In recent years, the focus of researchers has been diverted towards the development of lignocellulosic fiber (LF)-reinforced polymeric composites or biocomposites to replace the non-biodegradable composites because of their eco-friendly nature, low cost, low wear resistance, and good mechanical performance [1,2,3,4]. Nowadays, biocomposites have been widely utilized in various sectors, such as automotive, aerospace, construction, and packaging [5]. It was reported that the biodegradability and renewability of polymeric composites enhance via the addition of LF [6,7]. Utilization of the fiber reduces the competition between chemical and material industries. Consequently, the usage of LF for reinforcement of polymeric matrices is a highly promising and attractive approach for promoting the concept of sustainable development [8].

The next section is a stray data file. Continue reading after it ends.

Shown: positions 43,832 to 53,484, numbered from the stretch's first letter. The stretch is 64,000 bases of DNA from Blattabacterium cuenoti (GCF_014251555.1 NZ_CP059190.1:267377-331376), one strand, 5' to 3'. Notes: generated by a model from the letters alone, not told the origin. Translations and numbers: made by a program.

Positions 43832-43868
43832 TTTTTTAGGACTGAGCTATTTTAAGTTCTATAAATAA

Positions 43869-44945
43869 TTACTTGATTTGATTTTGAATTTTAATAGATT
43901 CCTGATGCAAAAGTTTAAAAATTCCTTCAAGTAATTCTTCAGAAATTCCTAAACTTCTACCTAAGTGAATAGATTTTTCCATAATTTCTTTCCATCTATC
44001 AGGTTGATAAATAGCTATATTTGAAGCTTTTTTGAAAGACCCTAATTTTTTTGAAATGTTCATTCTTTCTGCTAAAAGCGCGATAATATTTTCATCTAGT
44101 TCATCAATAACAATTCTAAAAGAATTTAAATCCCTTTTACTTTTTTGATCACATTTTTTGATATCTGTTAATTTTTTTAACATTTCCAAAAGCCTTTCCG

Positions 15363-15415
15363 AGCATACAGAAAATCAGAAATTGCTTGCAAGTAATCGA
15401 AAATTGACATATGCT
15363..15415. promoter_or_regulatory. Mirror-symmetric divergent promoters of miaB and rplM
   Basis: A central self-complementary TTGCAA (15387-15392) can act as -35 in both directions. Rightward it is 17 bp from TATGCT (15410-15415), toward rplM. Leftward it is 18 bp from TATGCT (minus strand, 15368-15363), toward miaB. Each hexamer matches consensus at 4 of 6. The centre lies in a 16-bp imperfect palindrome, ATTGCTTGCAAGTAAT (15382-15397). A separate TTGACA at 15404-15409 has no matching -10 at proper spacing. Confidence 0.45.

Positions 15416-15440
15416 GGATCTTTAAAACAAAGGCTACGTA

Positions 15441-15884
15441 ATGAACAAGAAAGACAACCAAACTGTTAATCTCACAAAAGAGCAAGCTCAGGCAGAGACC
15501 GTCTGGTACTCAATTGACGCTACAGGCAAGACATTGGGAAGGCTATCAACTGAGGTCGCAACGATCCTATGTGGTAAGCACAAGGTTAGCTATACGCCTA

Various LFs such as rice husk waste, wheat straw, corn cob, bagasse, and cotton stalk have been used to reinforce the polymeric matrix due to improved mechanical properties, nonabrasive nature, easy processing, and low cost as compared to synthetic fibers [7,9]. Basically, LF is composed of three main components, these include cellulose, hemicellulose, and lignin [10]. Lignin has a complex aromatic structure that is connected through a covalent bond with cellulose and hemicellulose, which causes rigidity of the fiber [11]. Lignin in LF is a main cause of poor interfacial adhesion between fiber and polymer matrix [12]. The hydrophilicity of LF is due to hemicellulose and amorphous part of cellulose molecules [13]. LF shows dimensional instability because of its heterogeneous structure and hydrophilic behavior that causes significant machinability problems and weak mechanical properties related to biocomposites [8].